At the Biofuels International Conference, industry players like Shell and Ethanol Europe Renewables Ltd presented their point of view of the current policy environment. James Cogan, the technology, industry and policy analyst of Ethanol Europe Renewables Ltd said it directly. Their company was founded on 2010 in response to RED I, when the climate for crop-based ethanol was more favorable. In his words, had they known about the RED II at that time, the company wouldn’t have seen daylight. The greatest investment of Ethanol Europe Renewables Ltd is a Hungarian ethanol plant producing corn based ethanol, not forgetting the co-products protein feed, corn oil, and  animal feed.

The conference speakers seemed to share a consensus that European conventional biofuel production doesn’t have a negative ILUC effect nor a negative impact on the food sector. Quite on the contrary. Instead of talking about food VS fuel they talked about food AND fuel, as biofuel production often results in food or feed as a co-product.

Various speakers at the conference saw the same chain of events leading up to this date: at the time of implementing RED I, biofuels were commonly considered as a good thing. However, soon the media started writing about the problems related to biofuels like ILUC and food vs fuel. A debate was born and the policy started to be driven by media and the public. Many in the conference noted that it would be crucial to provide the media and the policy makers some scientific knowledge which they can base their policy on.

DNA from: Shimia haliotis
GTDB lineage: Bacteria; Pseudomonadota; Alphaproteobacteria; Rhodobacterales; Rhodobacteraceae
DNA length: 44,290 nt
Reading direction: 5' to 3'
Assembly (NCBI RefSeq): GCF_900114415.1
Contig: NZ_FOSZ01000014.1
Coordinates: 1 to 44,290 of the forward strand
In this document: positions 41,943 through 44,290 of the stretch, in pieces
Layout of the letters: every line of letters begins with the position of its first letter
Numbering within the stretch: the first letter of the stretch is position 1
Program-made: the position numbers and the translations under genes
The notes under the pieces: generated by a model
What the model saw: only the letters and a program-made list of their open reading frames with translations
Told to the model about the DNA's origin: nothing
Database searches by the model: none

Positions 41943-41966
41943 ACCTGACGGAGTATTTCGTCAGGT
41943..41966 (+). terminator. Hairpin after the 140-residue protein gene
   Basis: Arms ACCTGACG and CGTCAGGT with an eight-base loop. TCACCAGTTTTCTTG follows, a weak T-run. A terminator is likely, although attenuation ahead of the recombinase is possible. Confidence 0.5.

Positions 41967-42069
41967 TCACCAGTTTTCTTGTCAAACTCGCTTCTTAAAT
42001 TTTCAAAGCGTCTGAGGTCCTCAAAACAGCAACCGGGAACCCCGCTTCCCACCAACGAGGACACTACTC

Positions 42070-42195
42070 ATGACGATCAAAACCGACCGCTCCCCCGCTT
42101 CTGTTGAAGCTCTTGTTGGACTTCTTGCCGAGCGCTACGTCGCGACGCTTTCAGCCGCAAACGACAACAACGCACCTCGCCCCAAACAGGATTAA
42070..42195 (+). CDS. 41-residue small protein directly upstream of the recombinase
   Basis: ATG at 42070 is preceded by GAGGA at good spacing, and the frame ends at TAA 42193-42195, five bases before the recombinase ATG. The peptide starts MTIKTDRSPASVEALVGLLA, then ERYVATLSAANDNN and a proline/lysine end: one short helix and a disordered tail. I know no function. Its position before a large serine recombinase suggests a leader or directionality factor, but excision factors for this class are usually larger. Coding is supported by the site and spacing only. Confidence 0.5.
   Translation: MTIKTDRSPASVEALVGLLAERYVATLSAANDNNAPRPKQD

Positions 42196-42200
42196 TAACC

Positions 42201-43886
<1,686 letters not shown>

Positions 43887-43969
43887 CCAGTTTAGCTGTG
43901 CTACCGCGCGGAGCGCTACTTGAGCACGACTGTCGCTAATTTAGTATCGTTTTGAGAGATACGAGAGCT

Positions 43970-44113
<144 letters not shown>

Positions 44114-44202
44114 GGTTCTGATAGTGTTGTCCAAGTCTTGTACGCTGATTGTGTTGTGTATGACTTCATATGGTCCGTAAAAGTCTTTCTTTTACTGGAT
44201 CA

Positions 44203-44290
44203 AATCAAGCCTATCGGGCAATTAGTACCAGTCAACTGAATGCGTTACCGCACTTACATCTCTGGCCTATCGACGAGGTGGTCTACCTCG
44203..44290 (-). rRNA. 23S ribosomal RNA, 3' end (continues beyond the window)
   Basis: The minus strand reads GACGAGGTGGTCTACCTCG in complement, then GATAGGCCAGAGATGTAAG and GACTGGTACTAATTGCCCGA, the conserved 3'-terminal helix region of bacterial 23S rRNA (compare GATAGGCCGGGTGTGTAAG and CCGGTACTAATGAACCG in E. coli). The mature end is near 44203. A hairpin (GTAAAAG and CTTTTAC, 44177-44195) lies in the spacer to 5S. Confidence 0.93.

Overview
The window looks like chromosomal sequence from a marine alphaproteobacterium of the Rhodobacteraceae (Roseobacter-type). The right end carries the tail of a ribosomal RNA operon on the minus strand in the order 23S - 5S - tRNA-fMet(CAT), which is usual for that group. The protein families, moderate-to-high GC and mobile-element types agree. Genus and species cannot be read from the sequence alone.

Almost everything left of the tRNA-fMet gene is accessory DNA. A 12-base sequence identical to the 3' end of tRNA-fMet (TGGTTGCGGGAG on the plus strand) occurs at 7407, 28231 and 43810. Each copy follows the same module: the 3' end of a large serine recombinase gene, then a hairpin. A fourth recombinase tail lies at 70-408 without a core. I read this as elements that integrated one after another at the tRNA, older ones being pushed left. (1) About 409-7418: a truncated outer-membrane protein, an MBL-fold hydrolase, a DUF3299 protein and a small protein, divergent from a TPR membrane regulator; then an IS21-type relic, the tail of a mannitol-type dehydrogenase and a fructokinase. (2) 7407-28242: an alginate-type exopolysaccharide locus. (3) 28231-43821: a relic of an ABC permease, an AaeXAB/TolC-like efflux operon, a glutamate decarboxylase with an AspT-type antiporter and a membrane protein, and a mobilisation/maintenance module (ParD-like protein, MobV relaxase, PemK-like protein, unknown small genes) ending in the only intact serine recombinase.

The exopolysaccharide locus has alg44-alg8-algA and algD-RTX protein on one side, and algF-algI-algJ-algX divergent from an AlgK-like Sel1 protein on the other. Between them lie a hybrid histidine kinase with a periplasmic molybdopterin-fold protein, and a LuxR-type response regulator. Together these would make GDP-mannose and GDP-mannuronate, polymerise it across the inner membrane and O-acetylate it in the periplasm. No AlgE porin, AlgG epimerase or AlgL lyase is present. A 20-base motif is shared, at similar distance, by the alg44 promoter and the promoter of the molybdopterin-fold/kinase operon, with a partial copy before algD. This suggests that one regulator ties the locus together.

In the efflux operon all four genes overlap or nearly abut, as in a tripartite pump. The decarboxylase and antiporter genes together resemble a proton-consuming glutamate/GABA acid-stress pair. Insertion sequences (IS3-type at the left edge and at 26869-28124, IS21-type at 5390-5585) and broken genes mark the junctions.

However, as an independent consultant Thomas Gameson pointed out, even the EU commission has realized that in recent years less and less arable land is being used for agricultural purposes in Europe. Thus, there is no fear of not having enough land for agricultural production. Biofuel crops have been grown in this abandoned agricultural land so the biggest effect in regards to land has been the reduced rate of land abandonment. So, instead of having negative impact on land or food markets, European biofuel production has increased the European animal feed production as the crop based biofuel production often gives animal feed as a co-product. This locally produced animal feed has replaced especially soya, grown in other continents and imported to Europe. Soya production has often been seen causing damaging change in land use especially in Latin America. So why should Europe decrease its conventional biofuel production, as we could easily replace a big share of petrol and diesel with it, asks Mr. Gameson.